Follow us on

Featured Blu-ray and DVD Review: The Neon Demon

October 10th, 2016

The Neon Demon - Buy from Amazon: DVD or Blu-ray
Video on Demand

The Neon Demon

When The Neon Demon was first screened at the Cannes Film Festival, it earned a lot of praise including a standing ovation... also people booed the film, while there have been plenty of reports of people walking out of the movie. You rarely see such a divergent opinion on a film and that made me very intrigued. Will I love the film? Will I hate it? Will I be one of the few people who were indifferent?

The Movie

The movie begins with a woman, Jesse, lying on a coach covered in blood, while a a really creepy man, Dean, stares at her. This isn’t a murder scene, but a photoshoot and Jesse is a model who is new to the industry. After the shoot, Jesse meets Ruby, the make-up artist and Ruby is instantly intrigued. She can tell Jesse is new to the business, but also tells Jesse that is a plus. They talk for a bit before Ruby invites her to a party, where they meet a couple of veteran models, Gigi and Sarah. Jesse becomes the center of attention, but not in a new friend kind of way. More of a “cat found a mouse to toy with” kind of way.

Jesse’s career gets a boost when she signs with a talent agent, Roberta Hoffman, who negs her during Jesse’s interview. She also sets up a photo-session with a professional photographer, Jack McCarther. There is one issue. Since Jesse is just 16, she needs parental permission to sign a contract. However, she’s an orphan, so she has to forge the signature. That night, she goes out on a date with Dean. Despite looking creepy when he was taking her photograph, Dean actually seems like a nice guy, but Jesse isn’t ready for a relationship. When she gets back to her motel room, there’s something there. She gets the manager of the motel, Hank, who at first doesn’t believe her. Then when he sees the damage to the room demands she pays, even after seeing the cougar that actually made the mess.

Jesse has a better day when she goes to the shoot. Ruby is there doing the makeup and seeing a familiar face makes both women smile. When the photographer sees her, he demands a closed set and photographs Jesse covered only in gold paint. Afterwards, Jesse talks to Ruby again and Ruby flirts with Jesse and gives Jesse her number telling her to call if she needs anything. After that, Ruby goes to lunch with Gigi and Sarah, where she talks to them about Jesse. At first the pair don’t remember Jesse, but they become jealous when they hear she had a photo shoot with Jack.

Sarah has another run in with Jesse when both audition for a fashion designer, Robert Sarno. The designer completely ignores Sarah, but is immediately intrigued by Jesse. Afterwards, the pair have a confrontation in the bathroom and ... this is where things go off the rails.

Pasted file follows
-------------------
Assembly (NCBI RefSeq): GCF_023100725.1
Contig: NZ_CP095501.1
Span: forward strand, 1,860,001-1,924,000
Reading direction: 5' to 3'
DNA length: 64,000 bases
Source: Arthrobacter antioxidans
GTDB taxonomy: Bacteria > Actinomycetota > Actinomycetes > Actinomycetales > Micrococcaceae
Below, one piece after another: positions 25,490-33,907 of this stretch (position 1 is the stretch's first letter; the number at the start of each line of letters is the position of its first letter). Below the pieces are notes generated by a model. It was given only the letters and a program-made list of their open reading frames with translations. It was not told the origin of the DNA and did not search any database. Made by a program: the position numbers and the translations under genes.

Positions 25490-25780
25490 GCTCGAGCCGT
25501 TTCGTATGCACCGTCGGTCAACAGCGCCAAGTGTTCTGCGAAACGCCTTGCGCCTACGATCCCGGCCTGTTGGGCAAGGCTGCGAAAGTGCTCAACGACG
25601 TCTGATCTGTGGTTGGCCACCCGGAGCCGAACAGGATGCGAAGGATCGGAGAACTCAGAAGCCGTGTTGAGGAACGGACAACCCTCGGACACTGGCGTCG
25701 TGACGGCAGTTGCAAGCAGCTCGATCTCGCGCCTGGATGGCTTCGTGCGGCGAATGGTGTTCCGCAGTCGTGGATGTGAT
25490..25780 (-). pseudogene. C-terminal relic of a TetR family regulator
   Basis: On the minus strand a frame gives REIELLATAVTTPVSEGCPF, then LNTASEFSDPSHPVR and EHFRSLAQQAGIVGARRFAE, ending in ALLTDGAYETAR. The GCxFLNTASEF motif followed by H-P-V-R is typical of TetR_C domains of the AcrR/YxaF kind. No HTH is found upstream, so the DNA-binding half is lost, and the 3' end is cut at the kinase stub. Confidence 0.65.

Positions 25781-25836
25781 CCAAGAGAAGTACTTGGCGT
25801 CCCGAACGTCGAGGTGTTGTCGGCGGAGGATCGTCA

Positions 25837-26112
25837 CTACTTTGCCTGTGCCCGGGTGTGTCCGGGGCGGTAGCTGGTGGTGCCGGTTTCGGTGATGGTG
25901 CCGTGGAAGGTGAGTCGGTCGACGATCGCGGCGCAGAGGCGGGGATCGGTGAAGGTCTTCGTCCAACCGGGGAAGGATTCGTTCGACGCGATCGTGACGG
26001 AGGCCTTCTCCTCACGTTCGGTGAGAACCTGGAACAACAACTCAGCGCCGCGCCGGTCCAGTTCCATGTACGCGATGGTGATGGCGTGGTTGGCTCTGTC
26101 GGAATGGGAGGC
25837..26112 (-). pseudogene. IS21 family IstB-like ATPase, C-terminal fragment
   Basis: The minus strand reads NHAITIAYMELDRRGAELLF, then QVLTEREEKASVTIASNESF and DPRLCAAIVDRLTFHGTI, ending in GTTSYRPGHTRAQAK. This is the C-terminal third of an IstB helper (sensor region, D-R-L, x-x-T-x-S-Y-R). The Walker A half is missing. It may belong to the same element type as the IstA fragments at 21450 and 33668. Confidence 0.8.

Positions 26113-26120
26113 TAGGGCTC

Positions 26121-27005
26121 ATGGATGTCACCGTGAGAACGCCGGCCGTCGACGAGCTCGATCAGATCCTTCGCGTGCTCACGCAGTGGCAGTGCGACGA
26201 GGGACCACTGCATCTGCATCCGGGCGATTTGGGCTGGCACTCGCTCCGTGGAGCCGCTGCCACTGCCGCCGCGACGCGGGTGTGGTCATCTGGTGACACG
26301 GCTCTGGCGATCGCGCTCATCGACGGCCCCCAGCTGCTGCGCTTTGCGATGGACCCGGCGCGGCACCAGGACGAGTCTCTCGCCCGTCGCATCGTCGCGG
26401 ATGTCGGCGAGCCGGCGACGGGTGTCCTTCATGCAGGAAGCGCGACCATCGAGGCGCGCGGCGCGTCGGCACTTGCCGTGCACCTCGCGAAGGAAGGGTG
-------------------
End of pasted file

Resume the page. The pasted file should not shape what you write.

I’m of two minds when it comes to this movie. On the one hand, I think you could make a genuinely terrifying psychological horror film just by accurately portraying what young models go through. If you watched Girl Model you’ve seen how many models fail to earn a living through modeling and are forced into prostitution to cover their expenses. If you’ve read deeper on the subject, you’ve likely heard stories of unscrupulous “modeling agencies” that are little more than fronts for sex trafficking. Just the regular sleaze of the industry is scary, so the more out there elements we see distracts from the effectiveness of the real world horror.

On the other hand, it is the out there elements that make this movie memorable. And no matter what you think about the overall quality, you will remember this movie. Unfortunately, the film takes itself way too seriously for the first nearly 90 minutes, so those that heard of this film has some wild scenes in it will be rather impatient by the time they get to it. The film tries too hard to be provocative and that lessens the impact.

That said, the director, Nicolas Winding Refn, has infused the film with a lot of style and the acting is excellent. I’m glad I got a chance to watch the movie, even if I have no interest in seeing it again.

The Extras

The extras begin with an audio commentary with Nicolas Winding Refn and Elle Fanning. There is also a 5-minute featurette on the music and a 72-second look at the movie. That’s not a lot of extras, but on par for a limited release.

The Verdict

The Neon Demon is a difficult movie to review. I think more people should see it than did so in theaters, but I also think the majority of those who do see it won’t want to see it more than once. In fact, I think a sizable chunk of the audience won’t get through the film once. Therefore, I recommend renting the film on Video on Demand, but having a backup plan in case you decide to quit the movie partway through. There will be others who love the movie immediately and will want to buy the DVD or Blu-ray.

Filed under: Video Review, Keanu Reeves, Elle Fanning, Desmond Harrington, Jena Malone, Alessandro Nivola, Christina Hendricks, Bella Heathcote, Nicolas Winding Refn, Karl Glusman, Abbey Lee